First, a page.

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already appeared arms beautiful better brought called cause character church close course doubt early England entered eyes face fact fair father fear feel force France give half hand head heard heart honour hope hour interest Italy kind King lady land least leave less light living look Lord matter means meet ment mind morning mountain nature never night object once party passed perhaps person poor present Protestant reached received rest round scene seemed seen sent side soon speak spirit sure taken tell thee thing thou thought tion town true truth turned valley village whole young
Page 353 - But He, her fears to cease, Sent down the meek-eyed Peace : She, crown'd with olive green, came softly sliding Down through the turning sphere, His ready harbinger, With turtle wing the amorous clouds dividing ; And waving wide her myrtle wand, She strikes a universal peace through sea and land.
Page 110 - The AngloAmerican relies upon personal interest to accomplish his ends and gives free scope to the unguided strength and common sense of the people; the Russian centers all the authority of society in a single arm. The principal instrument of the former is freedom; of the latter, servitude.
Page 254 - If cold white mortals censure this great deed, Warn them, they judge not of superior beings, Souls made of fire, and children of the sun, With whom revenge is virtue.
Page 110 - Russian centers all the authority of society in a single arm: the principal instrument of the former is freedom, of the latter servitude. Their...
Page 352 - Pollute with sinful blame, The saintly veil of maiden white to throw ; Confounded, that her Maker's eyes Should look so near upon her foul deformities.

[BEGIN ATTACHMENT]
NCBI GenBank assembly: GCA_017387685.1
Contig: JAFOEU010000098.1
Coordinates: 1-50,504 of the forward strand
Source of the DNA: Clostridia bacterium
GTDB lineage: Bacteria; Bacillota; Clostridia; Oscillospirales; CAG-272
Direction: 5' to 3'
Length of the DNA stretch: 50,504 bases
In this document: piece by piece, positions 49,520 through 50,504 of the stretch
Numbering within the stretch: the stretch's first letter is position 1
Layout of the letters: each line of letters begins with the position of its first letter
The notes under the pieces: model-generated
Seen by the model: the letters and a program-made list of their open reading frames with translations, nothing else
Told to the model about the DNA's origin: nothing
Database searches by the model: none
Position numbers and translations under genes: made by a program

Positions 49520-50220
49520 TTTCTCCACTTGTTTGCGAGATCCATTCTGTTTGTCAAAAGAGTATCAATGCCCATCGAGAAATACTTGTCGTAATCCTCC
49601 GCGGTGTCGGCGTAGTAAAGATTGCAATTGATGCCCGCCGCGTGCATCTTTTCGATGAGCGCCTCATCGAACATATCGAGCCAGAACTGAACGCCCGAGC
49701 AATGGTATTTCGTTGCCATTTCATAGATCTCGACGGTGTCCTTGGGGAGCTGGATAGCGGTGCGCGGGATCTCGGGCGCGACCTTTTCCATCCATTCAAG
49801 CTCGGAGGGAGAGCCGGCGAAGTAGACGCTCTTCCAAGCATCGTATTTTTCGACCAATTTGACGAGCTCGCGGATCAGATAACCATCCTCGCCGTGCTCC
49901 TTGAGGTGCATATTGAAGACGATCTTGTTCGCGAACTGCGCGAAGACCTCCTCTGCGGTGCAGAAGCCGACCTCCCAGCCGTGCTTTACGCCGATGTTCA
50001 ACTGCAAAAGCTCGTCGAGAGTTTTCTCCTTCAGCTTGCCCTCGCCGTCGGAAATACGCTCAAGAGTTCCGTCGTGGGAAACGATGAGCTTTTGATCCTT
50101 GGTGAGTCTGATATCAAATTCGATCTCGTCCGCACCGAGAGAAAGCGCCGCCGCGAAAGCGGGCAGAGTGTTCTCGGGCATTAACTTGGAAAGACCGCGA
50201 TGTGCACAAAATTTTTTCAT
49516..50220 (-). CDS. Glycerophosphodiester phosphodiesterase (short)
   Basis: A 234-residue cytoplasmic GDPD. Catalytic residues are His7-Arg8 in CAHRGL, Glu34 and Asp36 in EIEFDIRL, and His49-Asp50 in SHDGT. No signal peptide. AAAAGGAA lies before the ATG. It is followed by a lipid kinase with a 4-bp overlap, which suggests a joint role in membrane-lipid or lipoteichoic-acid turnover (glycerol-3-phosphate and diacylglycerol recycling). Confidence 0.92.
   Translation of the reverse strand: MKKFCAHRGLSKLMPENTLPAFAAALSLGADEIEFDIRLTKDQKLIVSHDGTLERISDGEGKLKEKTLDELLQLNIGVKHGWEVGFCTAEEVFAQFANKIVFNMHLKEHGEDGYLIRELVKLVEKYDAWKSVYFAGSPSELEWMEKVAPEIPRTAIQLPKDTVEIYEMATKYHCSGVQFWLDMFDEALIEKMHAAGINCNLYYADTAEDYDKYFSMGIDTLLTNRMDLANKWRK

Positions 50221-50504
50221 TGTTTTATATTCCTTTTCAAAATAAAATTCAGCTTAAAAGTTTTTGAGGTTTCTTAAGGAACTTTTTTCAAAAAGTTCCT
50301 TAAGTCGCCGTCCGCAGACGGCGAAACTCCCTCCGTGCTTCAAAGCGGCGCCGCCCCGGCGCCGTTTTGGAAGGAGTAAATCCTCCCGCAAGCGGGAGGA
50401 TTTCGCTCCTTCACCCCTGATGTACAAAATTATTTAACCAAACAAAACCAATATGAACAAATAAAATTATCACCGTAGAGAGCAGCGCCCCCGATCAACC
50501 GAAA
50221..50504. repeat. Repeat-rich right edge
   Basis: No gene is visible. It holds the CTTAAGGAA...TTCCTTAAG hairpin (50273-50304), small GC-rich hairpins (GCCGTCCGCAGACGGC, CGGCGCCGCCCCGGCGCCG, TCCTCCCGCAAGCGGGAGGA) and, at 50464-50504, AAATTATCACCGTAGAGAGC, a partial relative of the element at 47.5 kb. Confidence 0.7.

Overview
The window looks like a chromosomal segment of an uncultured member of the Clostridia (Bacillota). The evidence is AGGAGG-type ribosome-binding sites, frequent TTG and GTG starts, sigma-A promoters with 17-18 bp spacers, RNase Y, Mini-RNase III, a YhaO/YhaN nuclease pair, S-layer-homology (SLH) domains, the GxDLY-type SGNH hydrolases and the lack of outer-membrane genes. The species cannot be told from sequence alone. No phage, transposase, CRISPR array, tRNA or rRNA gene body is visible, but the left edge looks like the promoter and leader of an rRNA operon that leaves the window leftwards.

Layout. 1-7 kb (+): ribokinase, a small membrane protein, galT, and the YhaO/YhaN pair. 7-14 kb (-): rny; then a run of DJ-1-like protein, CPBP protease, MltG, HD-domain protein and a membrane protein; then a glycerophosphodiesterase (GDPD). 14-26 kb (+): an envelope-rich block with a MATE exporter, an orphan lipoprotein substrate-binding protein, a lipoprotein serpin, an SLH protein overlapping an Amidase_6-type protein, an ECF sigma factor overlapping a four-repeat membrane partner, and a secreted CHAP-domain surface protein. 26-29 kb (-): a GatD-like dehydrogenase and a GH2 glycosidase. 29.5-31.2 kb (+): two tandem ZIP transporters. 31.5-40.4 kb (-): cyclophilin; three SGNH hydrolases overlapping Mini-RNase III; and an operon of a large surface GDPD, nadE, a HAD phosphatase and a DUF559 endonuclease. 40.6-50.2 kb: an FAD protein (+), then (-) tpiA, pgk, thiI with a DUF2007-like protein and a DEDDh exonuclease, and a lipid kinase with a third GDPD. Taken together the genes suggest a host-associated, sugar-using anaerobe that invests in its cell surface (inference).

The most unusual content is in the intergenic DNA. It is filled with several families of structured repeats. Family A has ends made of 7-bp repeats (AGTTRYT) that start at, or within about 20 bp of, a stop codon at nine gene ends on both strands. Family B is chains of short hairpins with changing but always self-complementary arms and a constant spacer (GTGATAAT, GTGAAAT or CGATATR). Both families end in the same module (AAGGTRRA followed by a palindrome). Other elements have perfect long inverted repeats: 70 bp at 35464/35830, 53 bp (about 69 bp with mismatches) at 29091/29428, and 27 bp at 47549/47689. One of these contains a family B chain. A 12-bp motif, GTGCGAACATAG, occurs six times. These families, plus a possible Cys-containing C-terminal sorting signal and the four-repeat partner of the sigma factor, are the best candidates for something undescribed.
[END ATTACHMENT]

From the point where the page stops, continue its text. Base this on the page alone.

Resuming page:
Page 110 - The American struggles against the natural obstacles which oppose him; the adversaries of the Russian are men; the former combats the wilderness and savage life; the latter, civilization with all its weapons and its arts; the conquests of the one are therefore gained by the plowshare; those of the other by the sword.
Page 110 - ... the nations; and the world learned their existence and their greatness at almost the same time. All other nations seem to have nearly reached their natural limits, and only to be charged with the maintenance of their power; but these are still in the act of growth...
Page 620 - Behold, as wild asses in the desert, go they forth to their work; rising betimes for a prey: the wilderness yieldeth food for them and for their children.
Page 569 - RISE, said the Master, come unto the feast : — She heard the call, and rose with willing feet ; But thinking it not otherwise than meet For such a bidding to put on her best, She is gone from us for a few short hours Into her bridal -closet, there to wait For the unfolding of the palace -gate, That gives her entrance to the blissful bowers.
Page 107 - The time will therefore come when one hundred and fifty millions of men will be living in North America,* equal in condition, the progeny of one race, owing their origin to the same cause, and preserving the same civilization, the same language, the same religion, the same habits, the same manners, and imbued with the same opinions, propagated under the same forms. The rest is uncertain, but this is certain ; and it is a fact new to the world — a fact fraught with such portentous consequences as...